New Report Explores Human Impact of Autonomous Ships


New Report Explores Human Impact of Autonomous Ships

The Institute of Marine Engineering, Science and Technology (IMarEST) has released a report on the human impact of autonomous ships in what it describes as a major piece of research.

For the report, IMarEST’s Maritime Autonomous Surface Ships Special Interest Group (MASS-SIG)) sought to gauge the potential impact of self-governing ships and plot out a new course for the shipping industry’s valued workforce.

One of the conclusions reached in the industry-wide investigation was that while autonomous technologies could create a competitive advantage for shipping companies, adoption will likely vary significantly between market segments.

An initial survey went on to inform a roundtable discussion which in turn formed the basis of the report, titled “Autonomous Shipping – Putting the Human Back in the Headlines”. (You can download the report here)

While only one in six believe that industry is fully geared up to exploit the autonomous or remote operation of commercial vessels in the immediate future, the general sentiment was that such technologies will deliver benefits over the long term. However, somewhat ironically, the success of unmanned ships will hinge ultimately on accommodating the human-in-the-loop.

MASS-SIG’s investigation blended quantitative analysis in the form of an online survey with qualitative analysis of the results in a roundtable discussion held during Singapore Maritime Week in April, with the support of BMT Defence and Security and Braemar, as well as the British Chamber of Commerce (Singapore) and the Institution of Mechanical Engineers.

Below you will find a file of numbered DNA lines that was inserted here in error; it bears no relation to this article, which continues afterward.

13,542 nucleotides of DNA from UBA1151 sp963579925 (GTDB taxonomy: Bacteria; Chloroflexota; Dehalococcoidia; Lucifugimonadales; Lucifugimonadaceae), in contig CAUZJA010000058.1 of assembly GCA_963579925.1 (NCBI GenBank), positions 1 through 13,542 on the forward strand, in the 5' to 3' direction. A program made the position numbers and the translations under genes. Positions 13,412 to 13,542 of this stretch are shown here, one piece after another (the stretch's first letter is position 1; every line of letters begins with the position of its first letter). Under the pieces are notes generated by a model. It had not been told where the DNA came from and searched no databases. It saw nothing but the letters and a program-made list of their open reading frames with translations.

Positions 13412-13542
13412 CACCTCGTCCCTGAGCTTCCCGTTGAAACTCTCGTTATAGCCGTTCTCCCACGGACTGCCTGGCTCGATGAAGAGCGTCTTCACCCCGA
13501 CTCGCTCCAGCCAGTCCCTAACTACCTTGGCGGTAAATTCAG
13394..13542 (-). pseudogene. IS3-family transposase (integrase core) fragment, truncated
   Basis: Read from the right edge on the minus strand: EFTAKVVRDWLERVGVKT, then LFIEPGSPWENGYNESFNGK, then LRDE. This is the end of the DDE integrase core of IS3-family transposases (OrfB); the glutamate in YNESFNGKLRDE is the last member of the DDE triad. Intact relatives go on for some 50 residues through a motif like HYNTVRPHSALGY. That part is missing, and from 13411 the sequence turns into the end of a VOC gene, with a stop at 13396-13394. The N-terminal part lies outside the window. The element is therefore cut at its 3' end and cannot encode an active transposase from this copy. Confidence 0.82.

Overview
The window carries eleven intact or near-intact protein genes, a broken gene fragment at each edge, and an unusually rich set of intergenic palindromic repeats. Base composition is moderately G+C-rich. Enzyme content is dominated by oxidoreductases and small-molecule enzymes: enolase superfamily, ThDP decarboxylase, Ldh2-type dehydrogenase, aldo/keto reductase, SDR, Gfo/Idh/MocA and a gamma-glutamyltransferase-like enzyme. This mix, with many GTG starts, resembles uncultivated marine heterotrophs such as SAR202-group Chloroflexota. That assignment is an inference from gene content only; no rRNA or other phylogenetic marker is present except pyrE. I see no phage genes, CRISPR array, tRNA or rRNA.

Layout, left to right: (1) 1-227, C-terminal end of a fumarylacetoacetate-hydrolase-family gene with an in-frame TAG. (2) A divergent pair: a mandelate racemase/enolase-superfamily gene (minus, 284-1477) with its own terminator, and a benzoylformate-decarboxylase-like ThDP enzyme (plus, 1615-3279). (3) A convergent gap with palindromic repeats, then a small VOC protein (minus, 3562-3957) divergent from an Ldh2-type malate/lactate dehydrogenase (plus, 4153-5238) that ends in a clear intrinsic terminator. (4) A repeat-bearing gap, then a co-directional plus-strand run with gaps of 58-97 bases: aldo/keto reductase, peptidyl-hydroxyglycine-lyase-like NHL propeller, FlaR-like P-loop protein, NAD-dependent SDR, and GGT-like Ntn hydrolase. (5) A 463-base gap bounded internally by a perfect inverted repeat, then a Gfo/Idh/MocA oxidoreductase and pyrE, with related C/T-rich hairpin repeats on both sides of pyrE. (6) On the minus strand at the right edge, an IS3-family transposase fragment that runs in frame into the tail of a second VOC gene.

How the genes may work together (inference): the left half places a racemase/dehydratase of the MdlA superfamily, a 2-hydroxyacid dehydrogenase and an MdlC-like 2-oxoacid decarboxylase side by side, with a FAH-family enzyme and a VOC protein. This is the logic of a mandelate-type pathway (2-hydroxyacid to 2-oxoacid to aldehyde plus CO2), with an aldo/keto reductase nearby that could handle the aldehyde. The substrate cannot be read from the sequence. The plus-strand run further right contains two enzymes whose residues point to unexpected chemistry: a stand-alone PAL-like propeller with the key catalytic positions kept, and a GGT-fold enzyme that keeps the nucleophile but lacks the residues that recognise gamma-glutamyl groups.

Senior figures from several high-profile shipping companies, two major classification societies, shipyards, regulators, technology providers, academia and research groups, as well as representatives from both Singapore’s Maritime & Port Authority and its navy took part in the conversation.

The survey sought opinion on the drivers for autonomous technology; the business case for automation and remote operation; amenability to such solutions by vessel segment; the relationship between man and machine, and by extension the human element; societal acceptance; and workforce succession planning.

“We had more than 600 responses to the survey, providing us a unique insight into current industry sentiment on an incipient – and often controversial – technology. This dataset was a keystone in the round-table, where industry leaders reflected on the results, and drew on their own experience and inject additional insight in order to validate and fortify the research,” commented Gordon Meadow, MASS-SIG Chair, IMarEST.

Interest in autonomous or remote vessel operation has arisen from the convergence of several technologies, including machine learning, new sensors, and improved connectivity at sea. Together, these systems could fundamentally transform the way ships operate in the future. But Meadow warns against a fixation on new hardware: “If fully realized, this technology will also transform the way the whole industry functions – and the way we will work with it.”

Building a better understanding of the impacts is necessary so as to measure the changes required in workforce capability, competency and training requirements so that those charged with managing and ensuring the safe operation of automated vessels are as effective as they can be.

The mapping of new skill-sets is a major part of MASS-SIG’s remit and the report produced highlights ways in which employers, organizations and regulators can work together to understand the skills required in the future and the training framework within which they will be taught.

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